The History of Automotive Springs

We make springs for many types of industries. Quite often, we’re asked if we make springs for the automotive industry. The short answer is, “yes.” The long answer is to follow. While automotive springs are not Katy Spring’s main industry that we serve, the history of automotive springs is an interesting topic.

The modern automobile suspension system was developed in 1904. Automobile suspension was quickly upgraded in 1906 when front coil springs were mounted on a flexible, hickory axel that dampened spring bounce.

Leaf springs were first used on carriages. In 1804, the stackable leaf spring was invented and used primarily in rear suspension systems.

Coil springs were experimented with further, but car makers stood behind leaf springs, because leaf springs were less costly and could support varying weights by simply changing the roundness of the leaf spring.

Coil springs were first invented in 1763.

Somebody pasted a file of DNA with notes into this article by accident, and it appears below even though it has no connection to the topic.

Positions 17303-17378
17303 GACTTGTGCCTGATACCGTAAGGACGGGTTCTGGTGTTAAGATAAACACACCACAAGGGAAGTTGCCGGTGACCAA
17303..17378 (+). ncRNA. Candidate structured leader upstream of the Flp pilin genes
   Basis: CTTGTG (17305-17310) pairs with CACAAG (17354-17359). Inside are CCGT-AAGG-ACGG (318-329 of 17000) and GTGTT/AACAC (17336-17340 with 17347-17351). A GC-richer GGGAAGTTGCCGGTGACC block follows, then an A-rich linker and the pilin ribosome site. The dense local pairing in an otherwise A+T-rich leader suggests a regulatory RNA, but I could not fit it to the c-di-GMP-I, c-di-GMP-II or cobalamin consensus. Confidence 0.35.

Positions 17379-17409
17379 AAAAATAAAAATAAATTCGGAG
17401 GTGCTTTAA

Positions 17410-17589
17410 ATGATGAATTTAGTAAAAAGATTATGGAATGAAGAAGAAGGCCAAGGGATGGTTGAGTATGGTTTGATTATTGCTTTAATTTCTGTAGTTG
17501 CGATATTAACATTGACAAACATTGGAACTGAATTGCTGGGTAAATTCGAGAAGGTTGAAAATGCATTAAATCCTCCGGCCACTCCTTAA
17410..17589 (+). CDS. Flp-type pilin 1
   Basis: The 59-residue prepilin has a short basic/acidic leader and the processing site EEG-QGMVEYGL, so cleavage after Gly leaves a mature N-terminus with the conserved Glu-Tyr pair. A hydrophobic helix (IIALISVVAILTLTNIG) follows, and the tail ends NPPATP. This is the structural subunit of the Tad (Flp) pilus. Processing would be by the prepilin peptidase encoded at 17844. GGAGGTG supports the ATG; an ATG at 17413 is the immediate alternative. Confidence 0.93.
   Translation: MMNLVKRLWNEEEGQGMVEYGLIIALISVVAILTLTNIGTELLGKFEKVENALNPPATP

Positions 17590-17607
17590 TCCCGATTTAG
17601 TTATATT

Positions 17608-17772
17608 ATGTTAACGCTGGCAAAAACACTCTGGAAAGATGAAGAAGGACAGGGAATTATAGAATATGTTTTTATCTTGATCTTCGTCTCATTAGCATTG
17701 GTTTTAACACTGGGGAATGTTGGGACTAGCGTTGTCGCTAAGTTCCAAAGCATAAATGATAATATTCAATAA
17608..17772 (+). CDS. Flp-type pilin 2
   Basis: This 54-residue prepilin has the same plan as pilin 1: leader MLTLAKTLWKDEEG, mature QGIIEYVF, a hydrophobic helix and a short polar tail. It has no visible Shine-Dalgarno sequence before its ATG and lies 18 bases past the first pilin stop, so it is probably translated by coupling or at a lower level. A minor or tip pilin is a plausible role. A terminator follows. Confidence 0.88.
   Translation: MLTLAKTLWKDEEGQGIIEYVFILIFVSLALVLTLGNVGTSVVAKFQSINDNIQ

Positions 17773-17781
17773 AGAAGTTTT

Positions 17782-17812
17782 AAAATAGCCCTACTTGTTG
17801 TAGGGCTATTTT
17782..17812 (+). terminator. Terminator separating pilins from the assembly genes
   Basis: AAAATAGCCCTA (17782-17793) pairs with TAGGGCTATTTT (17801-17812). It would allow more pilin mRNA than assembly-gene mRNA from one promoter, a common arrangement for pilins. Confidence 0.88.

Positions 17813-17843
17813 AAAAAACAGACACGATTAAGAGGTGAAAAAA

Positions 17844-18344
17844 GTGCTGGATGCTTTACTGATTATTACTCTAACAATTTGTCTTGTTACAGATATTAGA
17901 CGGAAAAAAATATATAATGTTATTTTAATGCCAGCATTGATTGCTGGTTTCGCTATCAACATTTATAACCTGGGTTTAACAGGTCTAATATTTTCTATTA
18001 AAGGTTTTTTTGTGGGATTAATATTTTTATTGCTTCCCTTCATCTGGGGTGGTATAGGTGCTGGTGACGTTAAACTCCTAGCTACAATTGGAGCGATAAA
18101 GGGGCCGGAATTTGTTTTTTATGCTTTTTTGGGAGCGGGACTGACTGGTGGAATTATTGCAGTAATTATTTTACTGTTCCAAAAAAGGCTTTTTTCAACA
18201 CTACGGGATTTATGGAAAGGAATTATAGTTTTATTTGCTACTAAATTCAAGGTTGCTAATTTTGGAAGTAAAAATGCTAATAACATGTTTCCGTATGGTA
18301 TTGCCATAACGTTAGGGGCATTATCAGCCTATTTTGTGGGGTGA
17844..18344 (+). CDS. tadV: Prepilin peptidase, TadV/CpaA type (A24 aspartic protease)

In 1908, Henry Ford used leaf springs mounted on each axel as opposed to having one mounted to each wheel. Ford later discovered he could gain more strength by using vanadium steel in the Model T.

Coil springs were not used in the front suspension again until 1934 when all the major auto makers reintroduced coil springs into the front suspension, this time with each wheel having its own, independent spring. Around the same time, cars also begin to use shock absorbers and low pressure tires to further improve suspension systems and lessening spring bounce.

Rear-end coil springs were first introduced by Buick in 1938. The larger cars generally had leaf springs, while smaller cars had coil springs.

Even today, car suspension systems are being constantly improved and the leaf and coil spring still plays a vital role in the automobile suspension system.